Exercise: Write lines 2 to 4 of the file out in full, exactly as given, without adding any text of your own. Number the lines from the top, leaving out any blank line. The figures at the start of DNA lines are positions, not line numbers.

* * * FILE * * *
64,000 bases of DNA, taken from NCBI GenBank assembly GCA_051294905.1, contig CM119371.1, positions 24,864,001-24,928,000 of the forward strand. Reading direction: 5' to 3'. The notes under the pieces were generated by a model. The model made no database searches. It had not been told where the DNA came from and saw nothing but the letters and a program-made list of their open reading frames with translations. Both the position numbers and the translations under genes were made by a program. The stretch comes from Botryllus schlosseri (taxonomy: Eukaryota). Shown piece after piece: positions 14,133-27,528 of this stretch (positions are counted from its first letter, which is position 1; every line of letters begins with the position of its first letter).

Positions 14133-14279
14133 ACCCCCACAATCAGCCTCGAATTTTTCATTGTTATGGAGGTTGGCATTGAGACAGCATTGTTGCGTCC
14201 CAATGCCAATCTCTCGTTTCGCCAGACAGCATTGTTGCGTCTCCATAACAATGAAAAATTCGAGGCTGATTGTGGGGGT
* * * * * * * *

Positions 14133-14279
14133 ACCCCCACAATCAGCCTCGAATTTTTCATTGTTATGGAGGTTGGCATTGAGACAGCATTGTTGCGTCC
14201 CAATGCCAATCTCTCGTTTCGCCAGACAGCATTGTTGCGTCTCCATAACAATGAAAAATTCGAGGCTGATTGTGGGGGT